For those who think I am exaggerating when I say the GCSE system in this country is absolutely ridiculous in its complexity and inconsistency I thought I would try and give a brief flavour. I chose GCSE Biology. Even I was surprised.

I looked at some Specifications from the three major examination Boards, AQA, Edexcel and OCR. You can’t say syllabus anymore because that would imply definitive content. I should emphasise that the situation is not their fault; they are simply doing what the political parties do – creating difference for the sake of difference. A selling job; do mine please – there’s money in it. I have only reproduced a tiny part to give an idea and prevent people from leaping from high buildings. Read it if you dare.


Overview from the Biology Specification (4401)

GCSE Biology is one of five related GCSE specifications that allow biology, chemistry and physics to be taught separately with a pure science approach. We also offer two GCSE specifications that are integrated and which put the scientific content into everyday contexts. Our GCSE suite is:

  • Science A
  • Science B
  • Biology
  • Chemistry
  • Physics
  • Additional Science
  • Additional Applied Science.

Each qualification is a single GCSE award, and progression routes are flexible. Science A could be followed by Additional Science, or equally by Additional Applied Science. Similarly, Science B could lead to either Additional Science or Additional Applied Science. Our separate science GCSEs have common units with Science A and Additional Science, enabling co-teaching following single, double or triple science routes. This also facilitates a compressed KS3, followed by the teaching of separate science GCSEs over three years.


Please check the current version of Entry Procedures and Codes for up-to-date entry procedures. You should use the following entry codes for the units and for certification.

  • Unit 1 – BL1FP or BL1HP
  • Unit 2 – BL2FP or BL2HP
  • Unit 3 – BL3FP or BL3HP
  • Unit 4 – BL4P
  • GCSE certification – 4401

Candidates have to enter all the assessment units at the end of the course, at the same time as they enter for the subject award. Please note that entries are not allowed in the same examination series for the following combination of GCSE certifications:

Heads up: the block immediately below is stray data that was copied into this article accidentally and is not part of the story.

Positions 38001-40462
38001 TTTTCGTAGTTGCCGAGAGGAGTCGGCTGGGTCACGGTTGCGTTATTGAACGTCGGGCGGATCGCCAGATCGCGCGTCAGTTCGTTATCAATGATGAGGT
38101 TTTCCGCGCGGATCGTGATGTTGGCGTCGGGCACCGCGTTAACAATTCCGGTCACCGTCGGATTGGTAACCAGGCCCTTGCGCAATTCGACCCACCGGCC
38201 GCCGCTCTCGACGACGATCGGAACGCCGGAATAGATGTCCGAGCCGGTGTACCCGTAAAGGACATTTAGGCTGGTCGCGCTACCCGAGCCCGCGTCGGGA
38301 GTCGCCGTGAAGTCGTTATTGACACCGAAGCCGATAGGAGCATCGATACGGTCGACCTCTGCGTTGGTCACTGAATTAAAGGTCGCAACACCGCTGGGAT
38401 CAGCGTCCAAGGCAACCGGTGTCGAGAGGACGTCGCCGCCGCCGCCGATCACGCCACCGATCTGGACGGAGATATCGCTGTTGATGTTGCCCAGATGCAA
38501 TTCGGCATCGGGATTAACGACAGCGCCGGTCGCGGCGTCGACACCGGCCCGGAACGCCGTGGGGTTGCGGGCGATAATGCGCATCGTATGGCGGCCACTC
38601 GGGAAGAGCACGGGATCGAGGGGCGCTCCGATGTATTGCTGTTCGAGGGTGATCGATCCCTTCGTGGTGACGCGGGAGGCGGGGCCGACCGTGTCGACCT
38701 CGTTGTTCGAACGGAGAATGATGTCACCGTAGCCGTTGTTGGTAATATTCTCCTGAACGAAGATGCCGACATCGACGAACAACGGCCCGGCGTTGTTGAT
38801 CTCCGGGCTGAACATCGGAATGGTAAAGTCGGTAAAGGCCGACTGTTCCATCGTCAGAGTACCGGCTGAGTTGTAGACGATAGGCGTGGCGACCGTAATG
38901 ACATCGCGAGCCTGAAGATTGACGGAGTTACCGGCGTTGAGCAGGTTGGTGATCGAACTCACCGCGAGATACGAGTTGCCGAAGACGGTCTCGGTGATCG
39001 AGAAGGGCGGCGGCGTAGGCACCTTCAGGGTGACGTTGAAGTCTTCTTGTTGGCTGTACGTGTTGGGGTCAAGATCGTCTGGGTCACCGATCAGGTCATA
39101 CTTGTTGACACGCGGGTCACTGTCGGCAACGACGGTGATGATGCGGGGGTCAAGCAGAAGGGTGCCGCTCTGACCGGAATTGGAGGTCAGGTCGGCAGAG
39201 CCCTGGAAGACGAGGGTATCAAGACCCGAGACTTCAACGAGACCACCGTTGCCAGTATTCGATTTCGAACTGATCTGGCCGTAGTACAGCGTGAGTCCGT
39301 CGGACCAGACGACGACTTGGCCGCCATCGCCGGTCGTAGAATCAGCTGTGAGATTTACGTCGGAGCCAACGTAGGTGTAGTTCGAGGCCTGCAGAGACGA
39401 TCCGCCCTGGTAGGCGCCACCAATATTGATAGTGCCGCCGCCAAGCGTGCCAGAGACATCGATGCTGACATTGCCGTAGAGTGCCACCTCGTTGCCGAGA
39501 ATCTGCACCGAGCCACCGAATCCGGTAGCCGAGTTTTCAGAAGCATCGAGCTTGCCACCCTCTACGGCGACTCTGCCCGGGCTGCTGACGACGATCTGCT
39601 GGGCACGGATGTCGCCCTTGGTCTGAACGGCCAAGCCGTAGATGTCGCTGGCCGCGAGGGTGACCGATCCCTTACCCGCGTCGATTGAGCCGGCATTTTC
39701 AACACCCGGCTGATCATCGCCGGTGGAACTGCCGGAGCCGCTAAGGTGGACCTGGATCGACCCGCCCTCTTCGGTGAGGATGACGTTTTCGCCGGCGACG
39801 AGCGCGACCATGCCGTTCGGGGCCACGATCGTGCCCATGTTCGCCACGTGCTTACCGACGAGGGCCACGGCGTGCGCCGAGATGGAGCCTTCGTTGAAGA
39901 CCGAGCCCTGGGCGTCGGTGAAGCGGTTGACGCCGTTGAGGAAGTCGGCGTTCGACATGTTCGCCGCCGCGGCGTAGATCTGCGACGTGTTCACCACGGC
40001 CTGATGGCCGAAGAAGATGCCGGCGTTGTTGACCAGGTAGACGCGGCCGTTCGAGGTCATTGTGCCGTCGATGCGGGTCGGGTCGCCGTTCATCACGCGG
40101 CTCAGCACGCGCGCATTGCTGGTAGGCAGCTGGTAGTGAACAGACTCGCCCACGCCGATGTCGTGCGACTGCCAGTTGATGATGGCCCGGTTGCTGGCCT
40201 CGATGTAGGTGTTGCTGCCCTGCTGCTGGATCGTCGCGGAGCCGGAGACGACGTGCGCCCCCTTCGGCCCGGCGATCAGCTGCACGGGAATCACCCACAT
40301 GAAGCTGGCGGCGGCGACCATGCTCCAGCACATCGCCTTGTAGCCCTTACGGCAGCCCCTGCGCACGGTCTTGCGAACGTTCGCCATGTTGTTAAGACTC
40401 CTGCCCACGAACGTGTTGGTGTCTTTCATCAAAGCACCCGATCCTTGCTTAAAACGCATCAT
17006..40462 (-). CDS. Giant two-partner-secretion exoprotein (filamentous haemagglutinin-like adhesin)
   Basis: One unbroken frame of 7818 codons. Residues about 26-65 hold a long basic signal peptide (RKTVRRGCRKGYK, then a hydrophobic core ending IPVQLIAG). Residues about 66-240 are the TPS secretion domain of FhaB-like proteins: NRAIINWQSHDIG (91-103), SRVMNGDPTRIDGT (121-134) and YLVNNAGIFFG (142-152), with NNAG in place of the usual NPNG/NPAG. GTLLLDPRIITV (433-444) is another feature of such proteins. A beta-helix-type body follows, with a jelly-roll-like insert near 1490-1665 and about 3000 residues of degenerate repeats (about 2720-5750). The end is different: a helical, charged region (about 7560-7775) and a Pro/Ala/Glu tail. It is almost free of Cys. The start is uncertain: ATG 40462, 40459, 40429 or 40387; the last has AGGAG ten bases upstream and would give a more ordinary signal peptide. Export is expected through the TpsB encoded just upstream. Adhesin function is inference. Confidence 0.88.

• GCSE Science A (Route 1) and GCSE Biology
  • GCSE Additional Science and GCSE Biology.


It was so complicated that I gave up trying to find a GCSE Biology Specification – I lost my will to live. Below is a GCSE summary from the website to give you a flavour.

GCSEs (General Certificates of Secondary Education) are usually taken at school-leaving age after two years’ study, but are available to students of any age. They are normally assessed by a mixture of internal assessment (coursework) and exams.

In 2009, a new suite of GCSEs for the non-core subjects was developed.

In 2010, there were new specifications for the core subjects of English, maths and ICTwhen functional skills was incorporated.

In 2011, Science was revised.

In September 2012, all GCSEs were revised and made linear. Find out more here.

In September 2013 there were new GCSE specifications for Computer ScienceHistory A and History B.

In September 2015, there are new GCSE specifications for English LanguageEnglish Literature and Mathematics.


The OCR Biology options are:

  • Gateway Science Suite – Biology B – J263 (from 2011)
  • Gateway Science Suite – Biology B – J263 (from 2012)
  • Twenty First Century Science Suite – Biology A – J243 (from 2011)
  • Twenty First Century Science Suite – Biology A – J243 (from 2012)

I picked – Twenty First Century Science Suite – Biology A – J243 (from 2012)

The associated documents for this single Specification are below

  • (3) Key documents
    • Controlled Assessment re-sit opportunities
    • GCSE science – The move to linear specifications (PDF, 619KB)
    • Specification (PDF, 2MB)